BLTC Press Titles


available for Kindle at Amazon.com


Through the Looking Glass

Lewis Carroll


The Art of Worldly Wisdom

Baltasar Gracian


The Souls of Black Folk

W. E. B. DuBois


The Haunted Bookshop

Christopher Morely


Bohemia

by Jaroslav J. Zmrhal

Excerpt:

By Harry Pratt JuJson, LL. D..
President of the University of Chicago.

T has long been the settled policy of the United States not to interfere with European international affairs. Indeed, President Monroe's famous message of 1823, which laid the foundation of the Monroe Doctrine, specifically included this principle: "In the wars of the European powers, in matters relating to themselves we have never taken any part, nor does it crmport with our policy so to do. It is only when our rights are invaded or seriously menaced that we resent injuries or make preparations for our defense." Mr. Jefferson, in his letter to Monroe at that time, said: "Our first and fundamental maxim should be, never to entangle ourselves in the broils of Europe." So Washington, in his farewell address, in like manner had made clear his view: "Europe has a set of primary interests, which to us have none, or a very remote relation. Hence she must be engaged in frequent controversies, the causes of which are essentially foreign to our concern. Hence therefore it must be unwise in us to implicate ourselves in the ordinary vicissitudes of her politics. Our detached and distant situation invites and enables us to pursue a different course."

Here we have the traditional American doctrine as regards European questions. It plainly may be enunciated in three propositions:

1. Differences among the European powers will almost never have any bearing on American interests.

2. With such differences therefore we will scrupulously avoid meddling.

3. Only in the remote contingency that our rights are seriously menaced should we prepare for defense.

Our experience of more than a century of national life has convinced us of the soundness of these principles, and further of the extreme unlikelihood of our having any direct concern in the questions that divide Europe. We have cared nothing for the balance of power, for the contro of Constantinople, or even for the partition of Africa. We have complacently looked on at the rivalries and collisions which these and other questions have involved, quite as if Europe were on another planet. The Atlantic is three thousand miles wide.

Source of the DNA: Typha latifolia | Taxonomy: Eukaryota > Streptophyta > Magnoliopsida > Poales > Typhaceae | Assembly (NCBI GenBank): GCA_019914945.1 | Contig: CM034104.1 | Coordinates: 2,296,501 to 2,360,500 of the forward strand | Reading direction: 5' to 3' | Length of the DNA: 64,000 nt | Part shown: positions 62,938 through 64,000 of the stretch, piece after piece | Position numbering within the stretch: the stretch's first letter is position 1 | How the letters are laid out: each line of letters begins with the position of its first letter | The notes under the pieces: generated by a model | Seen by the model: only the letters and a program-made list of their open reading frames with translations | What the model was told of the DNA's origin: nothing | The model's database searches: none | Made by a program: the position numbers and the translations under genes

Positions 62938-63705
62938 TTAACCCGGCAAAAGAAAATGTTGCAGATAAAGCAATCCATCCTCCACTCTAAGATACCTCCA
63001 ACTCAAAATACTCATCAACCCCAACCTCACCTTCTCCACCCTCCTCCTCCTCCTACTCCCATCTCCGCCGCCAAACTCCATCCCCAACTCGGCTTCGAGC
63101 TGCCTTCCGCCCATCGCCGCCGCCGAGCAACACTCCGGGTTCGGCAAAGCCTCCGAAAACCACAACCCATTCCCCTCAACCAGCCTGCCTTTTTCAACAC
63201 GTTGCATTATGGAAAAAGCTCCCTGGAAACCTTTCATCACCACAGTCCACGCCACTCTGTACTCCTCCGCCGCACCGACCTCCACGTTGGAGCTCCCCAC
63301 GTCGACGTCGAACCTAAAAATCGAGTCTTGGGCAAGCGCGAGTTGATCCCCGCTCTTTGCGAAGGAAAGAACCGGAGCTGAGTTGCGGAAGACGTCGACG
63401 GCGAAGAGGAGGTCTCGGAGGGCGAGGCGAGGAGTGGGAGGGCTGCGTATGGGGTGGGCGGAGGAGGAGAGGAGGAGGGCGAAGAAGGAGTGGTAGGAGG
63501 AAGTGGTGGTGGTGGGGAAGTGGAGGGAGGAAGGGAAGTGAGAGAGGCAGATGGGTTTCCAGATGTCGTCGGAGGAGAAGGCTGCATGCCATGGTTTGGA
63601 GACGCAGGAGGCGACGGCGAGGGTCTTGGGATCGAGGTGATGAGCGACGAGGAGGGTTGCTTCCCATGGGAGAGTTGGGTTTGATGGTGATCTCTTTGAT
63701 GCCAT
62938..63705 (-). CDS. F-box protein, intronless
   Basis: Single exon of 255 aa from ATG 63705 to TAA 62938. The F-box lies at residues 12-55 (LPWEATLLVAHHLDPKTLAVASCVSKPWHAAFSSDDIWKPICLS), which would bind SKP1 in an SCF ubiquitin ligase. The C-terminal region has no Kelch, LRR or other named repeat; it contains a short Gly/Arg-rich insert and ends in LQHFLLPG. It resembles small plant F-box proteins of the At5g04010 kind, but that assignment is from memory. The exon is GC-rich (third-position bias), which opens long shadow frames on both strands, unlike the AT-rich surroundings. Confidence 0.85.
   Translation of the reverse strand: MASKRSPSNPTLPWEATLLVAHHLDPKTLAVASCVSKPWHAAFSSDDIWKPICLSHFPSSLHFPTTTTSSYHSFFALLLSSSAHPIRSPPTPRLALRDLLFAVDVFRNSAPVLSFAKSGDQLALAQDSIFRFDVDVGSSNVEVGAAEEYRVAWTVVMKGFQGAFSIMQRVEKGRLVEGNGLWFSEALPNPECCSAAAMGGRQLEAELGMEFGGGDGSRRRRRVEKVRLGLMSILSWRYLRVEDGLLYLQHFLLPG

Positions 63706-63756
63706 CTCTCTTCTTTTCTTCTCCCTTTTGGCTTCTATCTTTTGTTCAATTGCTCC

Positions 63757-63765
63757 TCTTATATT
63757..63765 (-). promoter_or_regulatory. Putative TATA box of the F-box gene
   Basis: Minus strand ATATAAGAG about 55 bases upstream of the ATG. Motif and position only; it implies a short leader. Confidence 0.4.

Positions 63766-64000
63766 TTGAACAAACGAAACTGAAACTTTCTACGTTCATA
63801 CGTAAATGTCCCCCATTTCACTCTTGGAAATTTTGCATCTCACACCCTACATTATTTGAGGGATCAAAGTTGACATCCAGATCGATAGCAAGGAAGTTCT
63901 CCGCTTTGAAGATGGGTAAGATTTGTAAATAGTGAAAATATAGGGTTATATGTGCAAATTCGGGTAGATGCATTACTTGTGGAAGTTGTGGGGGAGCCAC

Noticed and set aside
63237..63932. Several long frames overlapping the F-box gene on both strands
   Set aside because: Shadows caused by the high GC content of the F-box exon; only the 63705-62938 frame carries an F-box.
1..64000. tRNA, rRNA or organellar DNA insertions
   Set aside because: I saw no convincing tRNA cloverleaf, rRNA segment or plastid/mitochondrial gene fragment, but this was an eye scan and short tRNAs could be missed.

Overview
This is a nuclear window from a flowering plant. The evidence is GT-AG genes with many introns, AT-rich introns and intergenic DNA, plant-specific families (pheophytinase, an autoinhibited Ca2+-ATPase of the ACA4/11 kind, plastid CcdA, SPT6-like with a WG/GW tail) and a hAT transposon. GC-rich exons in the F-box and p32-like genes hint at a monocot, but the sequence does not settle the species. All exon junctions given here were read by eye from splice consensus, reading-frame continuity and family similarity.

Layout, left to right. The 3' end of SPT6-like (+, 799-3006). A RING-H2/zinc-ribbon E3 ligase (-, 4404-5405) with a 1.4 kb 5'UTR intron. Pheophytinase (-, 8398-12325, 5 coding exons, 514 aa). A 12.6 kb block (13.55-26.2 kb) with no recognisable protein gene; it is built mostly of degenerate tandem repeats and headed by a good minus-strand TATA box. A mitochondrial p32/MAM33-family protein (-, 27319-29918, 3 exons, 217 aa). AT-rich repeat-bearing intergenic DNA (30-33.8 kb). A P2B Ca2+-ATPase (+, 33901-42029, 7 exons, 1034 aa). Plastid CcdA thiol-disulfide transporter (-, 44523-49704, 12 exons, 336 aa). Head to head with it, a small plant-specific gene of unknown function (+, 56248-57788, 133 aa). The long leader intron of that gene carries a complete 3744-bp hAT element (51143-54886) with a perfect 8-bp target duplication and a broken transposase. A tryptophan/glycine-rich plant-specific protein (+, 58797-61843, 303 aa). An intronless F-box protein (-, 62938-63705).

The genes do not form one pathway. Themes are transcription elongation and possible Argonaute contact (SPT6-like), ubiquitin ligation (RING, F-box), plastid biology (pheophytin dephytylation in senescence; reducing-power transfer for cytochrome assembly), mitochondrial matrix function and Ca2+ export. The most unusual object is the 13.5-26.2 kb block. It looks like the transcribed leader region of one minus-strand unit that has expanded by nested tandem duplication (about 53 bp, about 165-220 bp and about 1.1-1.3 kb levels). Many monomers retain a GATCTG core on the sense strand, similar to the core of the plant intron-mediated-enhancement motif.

But now, suddenly we find that ancient wrongs in Europe are vitally involved with the very safety of our republic. We find that this vast war is not by any means a merely European concern. And these truths have come to us, as Jefferson said of the Missouri question, "like a fire-bell in the night." In short, we find, to use Monroe's words, that our rights have been invaded and are seriously menaced.

It is strange that serious international wrongs very seldom end in oblivion. Poland was torn to pieces by her piratical neighbors more than a century ago — and the question of Polish independence is a very real perplexity to the chancellories of belligerent nations today. There can be no safe settlement after this war unless there shall be a free Poland, dominated by no other power. In the early days of the last century Venice was shorn of Independence and with her Dalmatian provinces was turned over by Napoleon to Austria; the heel of the Hapsburg despot was on many of the fair Italian provinces; as Metternich said, Italy was a mere geographical expression. But Italy has become a nation and there can be no stable equilibrium until the remaining wrongs are righted. Alsace-Lorraine, again, was the German booty of 1871, and the Berlin Treaty of 1878 crippled the Balkan states just emerging from the long nightmare of Turkish oppression. Justice then would have saved the tranquillity of the world today.

So with Bohemia. An independent and vigorous state in the middle ages, early in the sixteenth century the Kingdom of the Czechs unhappily chose the Hapsburg Duke of Austria as king. From that error came three great wrongs to Bohemia.

The elective king made his rule that of a hereditary despotism.


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